As usual we start with a Nmap scan to find open ports on the target system. As we can see in figure 1 we only detect port 22 for SSH and 80 for HTTP with a quick scan.
When we visit the website it says something about DOS-Protection by IP banning as shown in figure 2.
Since we do not want to get our IP banned at the first few minutes by starting any enumeration scan we take it slow. A nice way to gather some useful information is by searching for a sitemap or robots.txt.
The robots.txt contains a new directory called /writeup. By browsing the directory we see multiple blog entries, all writeups on Hack the Box challenges as shown in figure 4.
On the /writeup directory we see just 4 interactive links which lead to writeups on different hack the box machines. There is nothing interactive beside one parameter inside the URL which is ?page. We quickly try some local file inclusions and other things but nothing seems to work. By taking a look on the source code of the page we see a hint that the open source content management system CMS Made Simple is being used as shown in figure 5.
Searching on Google for “CMS Made Simple exploit” we find a blog entry on packetstormsecurity.com about a SQL injection vulnerability. We copy the exploit and run it and are able to pull the hashed password and username off the system as shown in figure 6.
python cmsSQLi.py -u http://10.10.10.138/writeup
The script offers to decrypt the hashed and slated password. But since running decryption on a single kernel inside a VM is not that efficient
we switch to a proper machine and use Hashcat. When we take a look inside the source code of the SQL-injection exploit script to see how the hashing algorithm works.
Inside the script we find a function for cracking the salted hashes by calculating a MD5 sum for the salt and password strings.
When we take a quick look on the example hashes for Hashcat and search for MD5 we see that the exact same mode is already implemented as hash-mode 20.
So we start Hashcat with the salted password and the rockyou.txt dictionary and get the password as shown in figure 8.
One important thing to know is that even if the hashed password is being hashed by the format salt:password we have to store the hash and salt in the format hash:salt for Hashcat being able to process the data.
Now we can use SSH to connect to the system and are able to access the user flag.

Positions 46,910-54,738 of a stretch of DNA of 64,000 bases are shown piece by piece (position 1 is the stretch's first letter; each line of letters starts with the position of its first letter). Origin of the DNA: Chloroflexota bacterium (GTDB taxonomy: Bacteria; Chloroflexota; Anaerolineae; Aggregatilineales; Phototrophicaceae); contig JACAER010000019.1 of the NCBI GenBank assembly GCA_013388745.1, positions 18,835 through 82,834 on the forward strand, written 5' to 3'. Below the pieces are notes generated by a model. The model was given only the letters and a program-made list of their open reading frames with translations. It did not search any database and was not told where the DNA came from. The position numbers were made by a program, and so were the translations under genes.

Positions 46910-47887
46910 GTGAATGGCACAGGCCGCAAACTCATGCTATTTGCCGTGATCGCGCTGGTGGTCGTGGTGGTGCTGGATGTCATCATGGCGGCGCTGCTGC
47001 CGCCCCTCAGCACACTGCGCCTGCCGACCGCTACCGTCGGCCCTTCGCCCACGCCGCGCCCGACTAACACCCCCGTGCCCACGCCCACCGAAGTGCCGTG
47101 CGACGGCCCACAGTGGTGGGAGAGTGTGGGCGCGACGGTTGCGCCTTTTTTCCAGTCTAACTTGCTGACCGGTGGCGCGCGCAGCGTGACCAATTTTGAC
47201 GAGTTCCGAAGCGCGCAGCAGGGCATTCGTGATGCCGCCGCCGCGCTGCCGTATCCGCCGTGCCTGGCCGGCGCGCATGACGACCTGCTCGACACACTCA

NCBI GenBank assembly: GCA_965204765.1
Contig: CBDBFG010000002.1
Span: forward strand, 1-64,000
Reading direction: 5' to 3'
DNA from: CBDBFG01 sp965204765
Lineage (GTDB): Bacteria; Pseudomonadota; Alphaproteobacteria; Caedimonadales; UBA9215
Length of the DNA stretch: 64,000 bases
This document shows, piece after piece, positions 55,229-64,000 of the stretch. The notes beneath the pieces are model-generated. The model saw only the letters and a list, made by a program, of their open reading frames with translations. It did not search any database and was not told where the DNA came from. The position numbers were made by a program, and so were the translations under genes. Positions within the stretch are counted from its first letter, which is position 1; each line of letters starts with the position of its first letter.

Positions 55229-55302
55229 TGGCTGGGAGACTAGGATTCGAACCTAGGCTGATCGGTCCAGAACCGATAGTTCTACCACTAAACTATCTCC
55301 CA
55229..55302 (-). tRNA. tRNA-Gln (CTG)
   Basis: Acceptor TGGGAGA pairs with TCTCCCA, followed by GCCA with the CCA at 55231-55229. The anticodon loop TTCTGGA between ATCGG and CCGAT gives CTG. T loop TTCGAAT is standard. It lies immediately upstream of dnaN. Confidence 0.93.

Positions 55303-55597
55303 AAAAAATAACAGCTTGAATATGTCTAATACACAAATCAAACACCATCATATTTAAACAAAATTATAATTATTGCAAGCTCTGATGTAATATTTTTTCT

The next goal is to escalate our privileges. But since kernel is up to date, no cronjobs seem to be misconfigured or any other easy to guess things seem to be leaking information we enumerate further and find a note on /etc that informs us about a known security issue where users have more permission on files and directories as the should have.
So we check what privileges we have and search for all writeable directories to see if anything is unusual. We see that we are a member of the group staff which allows us to write inside /usr/local/bin which is part of the PATH variable.
One way on how to exploit this misconfiguration is by executing a PATH injection attack by finding any process that calls a file from a relative path and by replacing the intended file with a malicious file with the same name and put it inside a directory which is part of the PATH environment.
But to find such a process that uses a file with a relative path can be tricky.
One way of doing so us by using PSPY to monitor all processes executed by root.
Using PSPY we see that every time the SSHD process handles a new established connection a process calls for a file called 10-uname.
When we take a look inside that file we see that it is a bash script running uname -rnsom as shown in figure 13.
When we login to the system via SSH as we did earlier on figure 9, we can see that the output of that command gets printed as the message of the day / welcome message for the SSH connection.
Since we are able to override everything inside the /usr/local/bin we could potentially replace the uname binary with a malicious one which would get executed every time a successful connection via SSH gets established.
So we create a simple bash script that prints the root flag and call it uname.
Afterwards we place the file inside the /usr/local/bin directory. Afterwards we try to login to the system via SSH and as figure 15 shows the script gets executed and we obtained the root flag.
So instead of only printing the root flag we could also replace the uname binary with a reverse TCP shell to get root access to the system as shown in figure 16.